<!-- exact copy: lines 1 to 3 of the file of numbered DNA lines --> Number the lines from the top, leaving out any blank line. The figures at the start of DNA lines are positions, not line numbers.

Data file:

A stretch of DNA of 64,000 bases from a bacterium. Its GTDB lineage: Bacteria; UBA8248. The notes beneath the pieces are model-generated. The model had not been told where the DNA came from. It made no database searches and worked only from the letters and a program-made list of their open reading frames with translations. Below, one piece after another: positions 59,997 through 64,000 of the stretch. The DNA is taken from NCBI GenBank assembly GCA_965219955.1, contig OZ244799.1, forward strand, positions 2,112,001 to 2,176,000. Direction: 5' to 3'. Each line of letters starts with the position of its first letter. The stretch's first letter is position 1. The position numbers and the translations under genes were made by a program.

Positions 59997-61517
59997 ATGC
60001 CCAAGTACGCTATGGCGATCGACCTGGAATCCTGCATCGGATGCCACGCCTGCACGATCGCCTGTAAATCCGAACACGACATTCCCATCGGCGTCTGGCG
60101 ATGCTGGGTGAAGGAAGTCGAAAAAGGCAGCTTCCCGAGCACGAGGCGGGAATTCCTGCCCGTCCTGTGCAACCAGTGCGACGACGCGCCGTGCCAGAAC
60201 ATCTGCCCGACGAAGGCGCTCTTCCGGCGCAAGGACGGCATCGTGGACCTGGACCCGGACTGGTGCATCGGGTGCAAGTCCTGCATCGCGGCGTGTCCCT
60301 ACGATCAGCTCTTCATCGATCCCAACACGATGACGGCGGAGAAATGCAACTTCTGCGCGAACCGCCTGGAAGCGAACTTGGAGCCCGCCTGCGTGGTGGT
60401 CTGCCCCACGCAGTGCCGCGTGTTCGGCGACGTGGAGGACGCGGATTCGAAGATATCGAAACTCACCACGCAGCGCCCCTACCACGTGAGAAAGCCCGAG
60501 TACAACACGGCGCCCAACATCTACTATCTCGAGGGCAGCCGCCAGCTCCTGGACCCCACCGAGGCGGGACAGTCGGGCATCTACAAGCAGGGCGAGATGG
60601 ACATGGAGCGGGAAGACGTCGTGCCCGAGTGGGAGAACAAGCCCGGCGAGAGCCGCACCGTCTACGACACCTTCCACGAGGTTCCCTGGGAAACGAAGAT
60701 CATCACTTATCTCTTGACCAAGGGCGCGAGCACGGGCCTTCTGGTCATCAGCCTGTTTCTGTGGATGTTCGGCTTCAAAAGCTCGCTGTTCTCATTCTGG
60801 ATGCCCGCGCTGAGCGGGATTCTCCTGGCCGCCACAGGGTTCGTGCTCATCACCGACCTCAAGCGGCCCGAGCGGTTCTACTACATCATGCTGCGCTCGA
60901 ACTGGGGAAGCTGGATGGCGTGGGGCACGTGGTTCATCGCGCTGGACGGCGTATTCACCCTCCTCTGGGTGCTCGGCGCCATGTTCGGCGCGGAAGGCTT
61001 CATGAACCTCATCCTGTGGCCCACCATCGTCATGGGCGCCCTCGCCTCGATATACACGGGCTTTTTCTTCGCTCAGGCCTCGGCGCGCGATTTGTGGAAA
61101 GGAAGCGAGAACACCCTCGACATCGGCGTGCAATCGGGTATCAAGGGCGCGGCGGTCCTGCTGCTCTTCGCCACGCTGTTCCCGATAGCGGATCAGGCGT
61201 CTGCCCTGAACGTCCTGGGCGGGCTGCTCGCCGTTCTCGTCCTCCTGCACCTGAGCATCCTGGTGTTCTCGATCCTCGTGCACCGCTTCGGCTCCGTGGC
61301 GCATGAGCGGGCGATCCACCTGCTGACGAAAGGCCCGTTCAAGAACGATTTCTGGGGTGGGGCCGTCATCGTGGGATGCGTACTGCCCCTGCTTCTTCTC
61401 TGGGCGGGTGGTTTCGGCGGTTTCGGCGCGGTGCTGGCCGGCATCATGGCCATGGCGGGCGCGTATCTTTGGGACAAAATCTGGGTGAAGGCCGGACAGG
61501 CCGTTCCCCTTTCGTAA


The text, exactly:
A stretch of DNA of 64,000 bases from a bacterium. Its GTDB lineage: Bacteria; UBA8248. The notes beneath the pieces are model-generated. The model had not been told where the DNA came from. It made no database searches and worked only from the letters and a program-made list of their open reading frames with translations. Below, one piece after another: positions 59,997 through 64,000 of the stretch. The DNA is taken from NCBI GenBank assembly GCA_965219955.1, contig OZ244799.1, forward strand, positions 2,112,001 to 2,176,000. Direction: 5' to 3'. Each line of letters starts with the position of its first letter. The stretch's first letter is position 1. The position numbers and the translations under genes were made by a program.

Positions 59997-61517
59997 ATGC